More stories by Nick


on Wildebeest vs Crocodile vs Hippo: A Tug of War
    Marinda Drake says:

    Amazing! A once in a lifetime sighting. Great pics

    Ian Hall says:

    The one thing is always to expect the unexpected.

    I have seen elephant hunting leopard, but the leopard escaped.

    Jo Lynne Jones says:

    Nick, Fantastic unfolding of the story. While I haven’t seen anything as spectacular as what you witnessed, we have seen an aggressive hippo.
    We were rattling through the bush keeping up with wild dogs who were in pursuit of an impala along the Chobe River. When we reached a clearing we saw that the impala had leapt into the water to escape the dogs – only to be pursued by a hippo. The hippo actually chased the impala onto shore. The dogs then paced not attempting to follow the impala. It all happened in seconds – certainly not an hour. Again, I’d love to be at Londolozi every day for all the wonderful things you see.

    Rich Laburn says:

    Amazing sighting Nick, it reminds me of a similar sighting at Shingi dam from a few years back, this time without a hippo. – http://blog.londolozi.com/2012/12/wildebeest-attacked-by-crocodile-and-survives/

    Jill Grady says:

    Unbelievable! Do you have any idea why the hippo behaved that way Nick….did she have a calf nearby? Just incredible.

    A fantastic sighting, thank you for sharing it.

    Karin Botha says:

    Astonishing!!! Absolutely stunning photos, as well!

    Do you perhaps have an explanation for the hippo’s actions??

    Brian C says:

    A friend who is from So. Africa regards Hippos as one of the most dangerous animals in the bush— right up there with Cape Buffalo, Crocs, etc. I can see why.

    Nick, fantastic story, thank you for sharing!
    I want to see it too!

    Unbelievable story, perfectly captured, Nick!

    Oh my god, what a moment of a lifetime!

    Nooky da Silva says:

    i haven’t witnessed this myself but seen a few videos of hippos and elephants saving animals being held by crocodiles

    Amazing footage. Have seen stunning sightings at Londolozi, but never something like this.

    Richard Sheehan says:

    Super story, Nick. Can’t wait to get back to Londolozi. I’ve seen and photographed a croc take a gazelle, a hippo come over and take the gazelle from the croc, kill the gazelle – essentially tenderizing it for the croc – and then leave it for the croc to eat. Had a little girl in the next vehicle say “Mommy, I thought hippos were vegetarians.” My guess is that hippos are so territorial that any incursion into their territory elicits a potentially deadly response.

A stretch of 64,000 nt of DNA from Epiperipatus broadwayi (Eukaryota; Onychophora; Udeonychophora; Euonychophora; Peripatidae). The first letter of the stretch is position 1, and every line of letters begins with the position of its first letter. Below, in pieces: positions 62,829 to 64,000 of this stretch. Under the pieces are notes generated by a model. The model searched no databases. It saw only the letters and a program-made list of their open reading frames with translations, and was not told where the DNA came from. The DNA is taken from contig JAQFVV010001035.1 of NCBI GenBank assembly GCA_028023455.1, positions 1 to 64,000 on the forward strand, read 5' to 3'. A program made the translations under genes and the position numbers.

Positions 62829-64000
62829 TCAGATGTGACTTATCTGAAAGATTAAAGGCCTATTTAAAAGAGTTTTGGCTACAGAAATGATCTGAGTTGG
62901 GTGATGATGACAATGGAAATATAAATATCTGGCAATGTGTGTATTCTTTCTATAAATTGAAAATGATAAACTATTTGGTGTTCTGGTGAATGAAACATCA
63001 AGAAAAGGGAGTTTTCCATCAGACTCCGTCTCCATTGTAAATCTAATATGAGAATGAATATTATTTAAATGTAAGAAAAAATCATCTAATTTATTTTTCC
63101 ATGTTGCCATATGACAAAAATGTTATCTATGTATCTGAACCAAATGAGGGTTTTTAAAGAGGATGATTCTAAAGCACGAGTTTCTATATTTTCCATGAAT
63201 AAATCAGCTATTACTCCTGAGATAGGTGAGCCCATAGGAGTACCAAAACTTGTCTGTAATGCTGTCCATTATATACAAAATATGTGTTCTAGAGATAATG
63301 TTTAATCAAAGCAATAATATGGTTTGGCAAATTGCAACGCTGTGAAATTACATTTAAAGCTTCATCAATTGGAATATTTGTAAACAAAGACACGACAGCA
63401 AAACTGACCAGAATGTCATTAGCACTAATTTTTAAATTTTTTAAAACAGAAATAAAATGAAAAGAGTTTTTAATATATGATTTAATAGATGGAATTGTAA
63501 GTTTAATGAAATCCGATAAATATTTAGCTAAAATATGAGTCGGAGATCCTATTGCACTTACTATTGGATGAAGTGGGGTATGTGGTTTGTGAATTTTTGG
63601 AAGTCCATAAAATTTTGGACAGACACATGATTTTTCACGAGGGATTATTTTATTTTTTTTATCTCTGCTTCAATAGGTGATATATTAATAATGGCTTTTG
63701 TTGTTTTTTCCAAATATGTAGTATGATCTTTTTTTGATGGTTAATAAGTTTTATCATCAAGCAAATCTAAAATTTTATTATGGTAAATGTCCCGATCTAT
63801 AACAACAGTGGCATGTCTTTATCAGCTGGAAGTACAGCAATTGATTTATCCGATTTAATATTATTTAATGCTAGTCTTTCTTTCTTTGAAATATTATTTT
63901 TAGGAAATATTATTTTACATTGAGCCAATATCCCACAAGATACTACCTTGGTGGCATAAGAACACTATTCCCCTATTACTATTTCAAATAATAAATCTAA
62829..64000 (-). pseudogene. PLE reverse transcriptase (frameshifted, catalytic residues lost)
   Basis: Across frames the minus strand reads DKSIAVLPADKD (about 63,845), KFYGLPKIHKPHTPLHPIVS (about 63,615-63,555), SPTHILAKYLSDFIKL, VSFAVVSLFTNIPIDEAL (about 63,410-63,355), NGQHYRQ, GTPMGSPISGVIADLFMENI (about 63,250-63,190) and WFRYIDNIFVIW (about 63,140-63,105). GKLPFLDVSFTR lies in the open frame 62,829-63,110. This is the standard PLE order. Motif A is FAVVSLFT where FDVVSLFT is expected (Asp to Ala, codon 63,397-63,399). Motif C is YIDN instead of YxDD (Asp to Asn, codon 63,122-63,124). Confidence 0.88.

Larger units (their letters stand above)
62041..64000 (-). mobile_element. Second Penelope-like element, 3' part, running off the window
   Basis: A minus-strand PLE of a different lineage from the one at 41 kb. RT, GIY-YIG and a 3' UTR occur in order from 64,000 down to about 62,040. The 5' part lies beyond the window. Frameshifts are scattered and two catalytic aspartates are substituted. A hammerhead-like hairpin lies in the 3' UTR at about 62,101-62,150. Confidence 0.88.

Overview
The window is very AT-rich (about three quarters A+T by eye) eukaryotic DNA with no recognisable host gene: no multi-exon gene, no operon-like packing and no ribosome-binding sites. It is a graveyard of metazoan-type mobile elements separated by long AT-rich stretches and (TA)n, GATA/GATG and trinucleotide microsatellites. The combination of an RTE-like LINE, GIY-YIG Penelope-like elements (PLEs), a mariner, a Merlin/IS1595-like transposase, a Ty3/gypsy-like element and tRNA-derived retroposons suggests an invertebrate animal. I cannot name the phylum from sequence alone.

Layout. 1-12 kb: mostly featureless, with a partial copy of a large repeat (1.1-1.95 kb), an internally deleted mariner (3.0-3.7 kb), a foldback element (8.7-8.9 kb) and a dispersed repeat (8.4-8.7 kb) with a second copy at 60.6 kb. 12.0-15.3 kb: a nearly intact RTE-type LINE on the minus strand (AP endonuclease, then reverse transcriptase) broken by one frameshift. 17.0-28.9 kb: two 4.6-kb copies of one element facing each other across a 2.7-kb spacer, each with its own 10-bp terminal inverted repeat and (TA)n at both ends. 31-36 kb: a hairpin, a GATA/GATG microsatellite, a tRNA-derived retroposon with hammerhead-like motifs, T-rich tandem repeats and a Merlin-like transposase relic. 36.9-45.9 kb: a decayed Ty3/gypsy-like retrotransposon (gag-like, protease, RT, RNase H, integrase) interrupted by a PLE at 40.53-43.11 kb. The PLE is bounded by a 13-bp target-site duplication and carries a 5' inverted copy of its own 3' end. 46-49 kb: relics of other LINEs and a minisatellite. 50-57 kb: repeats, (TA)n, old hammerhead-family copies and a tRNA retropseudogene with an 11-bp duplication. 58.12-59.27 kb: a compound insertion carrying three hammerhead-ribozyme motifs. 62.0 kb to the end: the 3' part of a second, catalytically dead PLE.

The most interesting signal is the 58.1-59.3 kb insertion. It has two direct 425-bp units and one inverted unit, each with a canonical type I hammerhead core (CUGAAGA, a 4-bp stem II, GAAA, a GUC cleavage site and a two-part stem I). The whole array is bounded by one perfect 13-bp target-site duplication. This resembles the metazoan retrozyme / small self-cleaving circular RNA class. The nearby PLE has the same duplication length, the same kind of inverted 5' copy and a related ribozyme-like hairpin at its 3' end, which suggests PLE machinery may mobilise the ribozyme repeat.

Martin Gowing says:

    I love the video ,with those Hyena’s just standing on the far bank watching whats going on

    Meredith Gottschalk says:

    This is incredible, Nick. Your pictures and the video are fantastic.

    I wish I could have been there!

    Wendy Hawkins says:

    Well that was absolutely fantastic Nick, but what a sad turn around!!! I was hoping that the hippo would deposit the still alive Wildebeest to the bank & chase the hyenas away 🙁 A great sighting for a new Guide. Good luck for future exciting drives.

    Michael O'Sullivan says:

    Very nice capture. Great stuff.

    Hippos are now known to be at least partially omnivorous, and hyper aggressive. So it could have been either a territorial reaction or the hippo attempting to kill/eat the wilderbeest, such that after the long struggle, both croc and hippo were too exhausted to eat and needed to rest. Plausible anyway.

    Michael O'Sullivan says:

    If you check out a lot of hippo “rescue” footage, you’ll notice a lot of tentative mouthing, usually from a slightly younger hippo. When you sorta step back a bit, the majority look like its trying to eat the “rescue” and not really sure how to go about it.

    Amazing sighting, thanks for sharing.